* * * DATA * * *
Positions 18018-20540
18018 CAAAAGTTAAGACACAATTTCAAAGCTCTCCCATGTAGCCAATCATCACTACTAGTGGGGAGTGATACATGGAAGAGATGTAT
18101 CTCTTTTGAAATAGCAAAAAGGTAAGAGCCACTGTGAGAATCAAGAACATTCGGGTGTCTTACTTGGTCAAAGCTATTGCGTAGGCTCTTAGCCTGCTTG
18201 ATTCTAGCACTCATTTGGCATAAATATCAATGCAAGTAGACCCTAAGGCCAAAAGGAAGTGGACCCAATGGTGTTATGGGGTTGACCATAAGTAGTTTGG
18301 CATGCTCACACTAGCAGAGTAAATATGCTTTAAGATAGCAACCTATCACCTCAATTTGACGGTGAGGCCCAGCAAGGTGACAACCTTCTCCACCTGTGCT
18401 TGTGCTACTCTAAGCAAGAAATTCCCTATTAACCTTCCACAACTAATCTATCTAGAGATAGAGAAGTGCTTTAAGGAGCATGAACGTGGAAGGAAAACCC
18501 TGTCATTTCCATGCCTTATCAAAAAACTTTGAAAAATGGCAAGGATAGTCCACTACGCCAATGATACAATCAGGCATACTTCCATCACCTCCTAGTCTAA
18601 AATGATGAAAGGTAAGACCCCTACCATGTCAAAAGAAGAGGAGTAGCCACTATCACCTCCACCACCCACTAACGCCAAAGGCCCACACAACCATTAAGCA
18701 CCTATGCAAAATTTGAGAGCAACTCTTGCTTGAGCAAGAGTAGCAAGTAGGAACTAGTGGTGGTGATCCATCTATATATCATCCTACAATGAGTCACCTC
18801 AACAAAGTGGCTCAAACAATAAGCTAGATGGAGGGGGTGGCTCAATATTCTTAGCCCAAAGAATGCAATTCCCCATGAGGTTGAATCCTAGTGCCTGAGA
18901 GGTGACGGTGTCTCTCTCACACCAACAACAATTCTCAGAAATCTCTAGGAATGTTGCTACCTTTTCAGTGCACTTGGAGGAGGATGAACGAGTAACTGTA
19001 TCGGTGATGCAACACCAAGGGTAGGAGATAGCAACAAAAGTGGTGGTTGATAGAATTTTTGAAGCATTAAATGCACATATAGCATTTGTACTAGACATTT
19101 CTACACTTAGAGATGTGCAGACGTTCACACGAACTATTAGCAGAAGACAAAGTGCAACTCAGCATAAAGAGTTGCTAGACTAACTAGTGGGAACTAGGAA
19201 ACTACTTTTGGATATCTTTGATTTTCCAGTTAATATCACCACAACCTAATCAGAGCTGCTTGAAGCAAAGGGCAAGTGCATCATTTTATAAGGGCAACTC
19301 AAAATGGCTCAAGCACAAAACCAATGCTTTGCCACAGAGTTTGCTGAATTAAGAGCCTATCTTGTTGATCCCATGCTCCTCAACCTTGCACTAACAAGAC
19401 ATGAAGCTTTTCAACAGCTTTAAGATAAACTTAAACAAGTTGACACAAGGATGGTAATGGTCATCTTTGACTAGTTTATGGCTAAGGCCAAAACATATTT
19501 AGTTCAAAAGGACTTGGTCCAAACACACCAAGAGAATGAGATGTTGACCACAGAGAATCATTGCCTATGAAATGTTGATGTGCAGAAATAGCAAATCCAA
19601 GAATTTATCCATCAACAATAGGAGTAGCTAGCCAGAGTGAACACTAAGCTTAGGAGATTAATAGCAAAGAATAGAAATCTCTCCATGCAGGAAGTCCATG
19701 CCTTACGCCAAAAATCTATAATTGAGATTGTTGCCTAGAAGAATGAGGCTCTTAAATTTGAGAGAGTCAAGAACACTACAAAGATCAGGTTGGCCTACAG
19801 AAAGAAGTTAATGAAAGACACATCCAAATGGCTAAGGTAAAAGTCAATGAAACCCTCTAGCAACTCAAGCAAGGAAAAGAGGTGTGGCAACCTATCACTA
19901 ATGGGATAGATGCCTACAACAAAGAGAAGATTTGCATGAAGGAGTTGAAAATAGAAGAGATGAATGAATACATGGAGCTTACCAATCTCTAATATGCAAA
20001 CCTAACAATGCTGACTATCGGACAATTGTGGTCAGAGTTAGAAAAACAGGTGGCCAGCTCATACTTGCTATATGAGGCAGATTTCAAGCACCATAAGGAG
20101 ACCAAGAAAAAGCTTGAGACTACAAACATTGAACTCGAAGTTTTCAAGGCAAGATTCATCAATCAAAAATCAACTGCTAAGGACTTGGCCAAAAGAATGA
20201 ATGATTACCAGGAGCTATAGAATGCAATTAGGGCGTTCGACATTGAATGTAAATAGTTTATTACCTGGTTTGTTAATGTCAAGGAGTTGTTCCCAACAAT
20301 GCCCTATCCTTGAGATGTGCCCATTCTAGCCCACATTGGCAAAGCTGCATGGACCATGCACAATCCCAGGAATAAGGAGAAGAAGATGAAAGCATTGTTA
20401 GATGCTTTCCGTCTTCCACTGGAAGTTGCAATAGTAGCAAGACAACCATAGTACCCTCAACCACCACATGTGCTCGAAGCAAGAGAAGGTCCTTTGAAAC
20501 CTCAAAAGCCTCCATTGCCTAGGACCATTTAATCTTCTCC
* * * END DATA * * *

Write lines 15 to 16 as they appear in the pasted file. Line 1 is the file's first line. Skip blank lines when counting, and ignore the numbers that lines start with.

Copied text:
19301 AAAATGGCTCAAGCACAAAACCAATGCTTTGCCACAGAGTTTGCTGAATTAAGAGCCTATCTTGTTGATCCCATGCTCCTCAACCTTGCACTAACAAGAC
19401 ATGAAGCTTTTCAACAGCTTTAAGATAAACTTAAACAAGTTGACACAAGGATGGTAATGGTCATCTTTGACTAGTTTATGGCTAAGGCCAAAACATATTT